The Iranian president’s decision to call off the meeting between the heads of the three government branches provoked different reactions in the media. The government spokesperson said the meeting was cancelled because of the Parliament speaker’s visit to the COVID-19 patients in Imam Khomeini Hospital and the risk of transmitting the disease to those participating in the meeting.

Meanwhile, some think that the meeting was called off due to the Twitter war between the government’s advisers and some lawmakers. A hardline principlist network had slammed the cancellation of the meeting of the heads of the government branches, while contrasting the Parliament speaker’s trips to the provinces with the laziness of the government’s cabinet members.

Under these circumstances, the rhetoric used by politicians and statesmen in slamming their political opponents is noteworthy.

Hardline “principlists” and their supporters, particularly in the 11th Parliament, underscore jihadi and revolutionary morale, urging for the immediate and ubiquitous presence of officials on the scene. However, given the two terms of the government, the executive branch has a tendency towards expertise, experience, and long-term reforms and changes.

First off, human experience shows that the best option is to have experienced people in policy making in the legislative branch, while young people are employed in executive affairs. So criticisms leveled at the Rouhani’s government for being old and less active are apt. Nepotism or eliminating talented people has always deprived society of having the best choices.

Second is using the rhetoric of war and jihad in governance affairs. It is only fair to say that the Iranian people have sacrificed greatly. But under these circumstances, when poverty and misery have taken over society and families are facing difficulties in providing for themselves, it makes no sense [for the Parliament speaker] to go from one city to another and talk of taking jihadi measures.

Stressing and promoting the claim that if jihadi forces were in charge, the country would turn into a paradise, is nothing but demagoguery.


Livelihood Concerns of Low-income Families

The editorial of Tejarat, penned by an Ahvaz lawmaker, explains the Parliament’s bill to give money to low-income families so that they can purchase essential goods.

The current economic disarray means that we are witnessing an increase in prices on a daily basis. Either nothing is done to control these escalating prices, or the measures that are taken are not enough to have a significant impact on people’s lives. More tragic is the fact that these economic conditions have mostly impacted low-income families.

So it is incumbent on the officials to find ways for solving people’s livelihood challenges. Although the high prices of the dollar, gold, automobiles, housing, etc. cause disarray in the market, none is as important as essential goods for vulnerable groups in society.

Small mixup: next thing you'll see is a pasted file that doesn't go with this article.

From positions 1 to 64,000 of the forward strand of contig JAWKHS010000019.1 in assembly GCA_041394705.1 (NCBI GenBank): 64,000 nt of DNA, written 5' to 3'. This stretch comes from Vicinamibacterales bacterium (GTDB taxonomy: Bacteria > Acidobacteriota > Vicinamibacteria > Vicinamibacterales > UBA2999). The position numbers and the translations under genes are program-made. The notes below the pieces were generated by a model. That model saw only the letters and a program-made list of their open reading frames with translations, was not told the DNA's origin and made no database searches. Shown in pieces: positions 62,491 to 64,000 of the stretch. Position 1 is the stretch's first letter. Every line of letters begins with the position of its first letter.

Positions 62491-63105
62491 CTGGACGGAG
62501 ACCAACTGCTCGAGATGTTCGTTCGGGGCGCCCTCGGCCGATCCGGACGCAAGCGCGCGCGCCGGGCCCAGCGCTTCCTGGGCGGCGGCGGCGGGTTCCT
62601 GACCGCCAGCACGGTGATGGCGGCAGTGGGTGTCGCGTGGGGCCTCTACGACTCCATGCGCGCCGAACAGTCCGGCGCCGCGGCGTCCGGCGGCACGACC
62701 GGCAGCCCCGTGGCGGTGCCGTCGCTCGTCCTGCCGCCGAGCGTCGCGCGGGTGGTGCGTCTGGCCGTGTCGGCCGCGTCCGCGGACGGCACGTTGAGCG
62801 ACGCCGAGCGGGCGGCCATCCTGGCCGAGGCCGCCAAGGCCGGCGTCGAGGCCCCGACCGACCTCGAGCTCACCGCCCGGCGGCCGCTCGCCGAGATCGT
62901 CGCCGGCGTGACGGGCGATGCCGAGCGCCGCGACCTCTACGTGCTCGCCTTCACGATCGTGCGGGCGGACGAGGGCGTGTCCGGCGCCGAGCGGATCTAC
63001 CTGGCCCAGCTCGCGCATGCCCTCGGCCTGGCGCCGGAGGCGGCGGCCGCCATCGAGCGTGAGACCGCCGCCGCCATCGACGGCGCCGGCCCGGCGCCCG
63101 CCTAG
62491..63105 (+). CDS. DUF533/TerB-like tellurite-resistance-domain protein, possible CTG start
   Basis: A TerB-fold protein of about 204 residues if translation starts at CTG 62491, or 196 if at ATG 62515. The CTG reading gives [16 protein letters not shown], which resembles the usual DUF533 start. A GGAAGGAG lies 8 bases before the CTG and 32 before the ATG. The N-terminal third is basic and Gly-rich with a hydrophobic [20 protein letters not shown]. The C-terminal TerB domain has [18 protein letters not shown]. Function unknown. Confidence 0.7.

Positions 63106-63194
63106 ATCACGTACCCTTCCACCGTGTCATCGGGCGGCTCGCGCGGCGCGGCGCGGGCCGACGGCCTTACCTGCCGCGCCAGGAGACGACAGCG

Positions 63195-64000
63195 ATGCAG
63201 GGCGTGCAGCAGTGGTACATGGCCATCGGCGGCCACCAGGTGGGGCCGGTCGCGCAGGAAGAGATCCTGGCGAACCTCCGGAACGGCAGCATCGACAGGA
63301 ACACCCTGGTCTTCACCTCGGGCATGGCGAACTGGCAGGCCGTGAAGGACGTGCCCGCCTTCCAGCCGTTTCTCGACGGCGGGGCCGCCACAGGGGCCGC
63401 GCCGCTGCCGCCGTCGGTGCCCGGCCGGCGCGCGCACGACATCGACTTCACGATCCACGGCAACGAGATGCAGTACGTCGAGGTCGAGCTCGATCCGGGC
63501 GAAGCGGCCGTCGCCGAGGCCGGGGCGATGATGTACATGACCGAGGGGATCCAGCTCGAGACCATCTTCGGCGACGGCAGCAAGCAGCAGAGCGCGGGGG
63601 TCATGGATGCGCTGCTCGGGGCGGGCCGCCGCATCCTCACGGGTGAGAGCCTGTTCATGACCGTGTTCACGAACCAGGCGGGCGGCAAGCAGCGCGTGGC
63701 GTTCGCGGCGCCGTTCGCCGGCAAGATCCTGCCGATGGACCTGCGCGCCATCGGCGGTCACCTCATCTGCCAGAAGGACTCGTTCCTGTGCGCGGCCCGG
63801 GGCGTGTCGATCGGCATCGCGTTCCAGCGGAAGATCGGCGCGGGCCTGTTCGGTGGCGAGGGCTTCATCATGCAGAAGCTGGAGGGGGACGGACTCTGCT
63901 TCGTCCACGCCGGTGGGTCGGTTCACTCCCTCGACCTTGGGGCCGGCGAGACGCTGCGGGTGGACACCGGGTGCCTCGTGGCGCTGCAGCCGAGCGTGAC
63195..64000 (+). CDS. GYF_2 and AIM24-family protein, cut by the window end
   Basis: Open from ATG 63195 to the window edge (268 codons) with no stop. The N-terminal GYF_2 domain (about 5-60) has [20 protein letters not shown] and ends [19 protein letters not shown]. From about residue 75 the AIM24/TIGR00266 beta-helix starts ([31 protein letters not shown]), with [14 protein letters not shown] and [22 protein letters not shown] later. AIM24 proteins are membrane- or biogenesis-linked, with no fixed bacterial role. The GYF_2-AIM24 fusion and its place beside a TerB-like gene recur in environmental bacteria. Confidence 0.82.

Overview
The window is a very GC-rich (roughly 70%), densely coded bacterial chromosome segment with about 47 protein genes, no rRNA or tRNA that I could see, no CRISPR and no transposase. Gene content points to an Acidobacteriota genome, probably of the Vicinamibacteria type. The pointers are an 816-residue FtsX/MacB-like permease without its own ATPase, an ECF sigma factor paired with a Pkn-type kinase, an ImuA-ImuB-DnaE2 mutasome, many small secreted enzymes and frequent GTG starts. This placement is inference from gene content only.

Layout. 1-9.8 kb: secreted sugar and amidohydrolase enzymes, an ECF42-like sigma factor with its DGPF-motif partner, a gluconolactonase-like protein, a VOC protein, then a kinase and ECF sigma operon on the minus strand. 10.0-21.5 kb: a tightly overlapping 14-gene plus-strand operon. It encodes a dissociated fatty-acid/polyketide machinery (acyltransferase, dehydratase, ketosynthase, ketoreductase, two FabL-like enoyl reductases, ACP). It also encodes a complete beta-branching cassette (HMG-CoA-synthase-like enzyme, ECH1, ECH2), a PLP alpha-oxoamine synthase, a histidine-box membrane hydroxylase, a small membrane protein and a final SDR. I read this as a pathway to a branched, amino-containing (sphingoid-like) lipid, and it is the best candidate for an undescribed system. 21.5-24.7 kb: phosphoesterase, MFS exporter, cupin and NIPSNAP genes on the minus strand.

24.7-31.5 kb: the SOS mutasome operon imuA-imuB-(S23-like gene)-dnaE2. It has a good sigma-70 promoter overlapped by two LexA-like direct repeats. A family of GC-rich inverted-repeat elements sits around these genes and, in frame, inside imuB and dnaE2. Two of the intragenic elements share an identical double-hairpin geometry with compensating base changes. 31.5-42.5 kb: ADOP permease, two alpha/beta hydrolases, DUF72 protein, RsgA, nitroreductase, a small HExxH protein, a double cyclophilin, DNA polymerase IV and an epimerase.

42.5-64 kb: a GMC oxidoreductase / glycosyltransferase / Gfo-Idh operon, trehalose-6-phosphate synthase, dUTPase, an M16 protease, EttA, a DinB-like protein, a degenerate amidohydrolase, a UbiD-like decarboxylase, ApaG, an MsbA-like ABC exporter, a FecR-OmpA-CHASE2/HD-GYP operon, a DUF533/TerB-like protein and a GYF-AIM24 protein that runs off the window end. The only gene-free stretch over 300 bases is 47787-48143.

One solution to alleviate people’s concerns is to provide essential goods to the people, which has been discussed in the Parliament. The plan for providing essential goods to the people shows how much the lawmakers care about people’s welfare.

According to the plan, a certain amount of money based on the number of members of each household will be given to the head of the household several times by the end of the year for buying essential goods.

The important issue which has caused concern among experts is how to determine the target groups. Roughly, 60 million people – in two groups of 20 million and 40 million each – have been determined for receiving essential goods.

In light of the problems that low-income families are grappling with, this plan – if implemented – can partially solve people’s problems in obtaining essential goods.  


The IRGC and the 2021 Election; Military Government or Military President?

A while ago, Tabnak website published a tentative list of 10 possible “hardliner” candidates for the upcoming election, six of whom had served in the IRGC and the Basij forces: Mohammad Bagher Ghalibaf, Ali Larijani, Mohsen Rezaee, Parviz Fatah, Mehrdad Bazrpash, and Ezatollah Zarghami.

Subsequently, other names were added to the list of IRGC members who might run for the presidency: Saeed Mohammad (commander of Khatam al Anbiya Headquarters) and Hossein Dehghan (military adviser to the supreme leader).

It is nothing new that the military is angling to take over the position of the presidency and the Parliament. But what is new in the 2021 presidential election in Iran is that most of them have been former members of the IRGC.

This long line of former members of the IRGC boosts speculation that the upcoming presidential election is the best opportunity for an IRGC member to win the presidency or someone who is fully backed by the IRGC.

The IRGC is the biggest contractor in civil and economic projects, is the strongest security force, has the most extensive militia network, and has the greatest influence in the Parliament. So now it seems powerful enough to assume the highest executive position in the country.

But this path to the presidency is beset with many obstacles. More importantly, since 2001 – when former IRGC commander Ali Shamkhani ran for the presidency – until now, all candidates with military backgrounds have failed in the presidential elections: Ali Larijani, Mohammad Bagher Ghalibaf, and Mohsen Rezaee.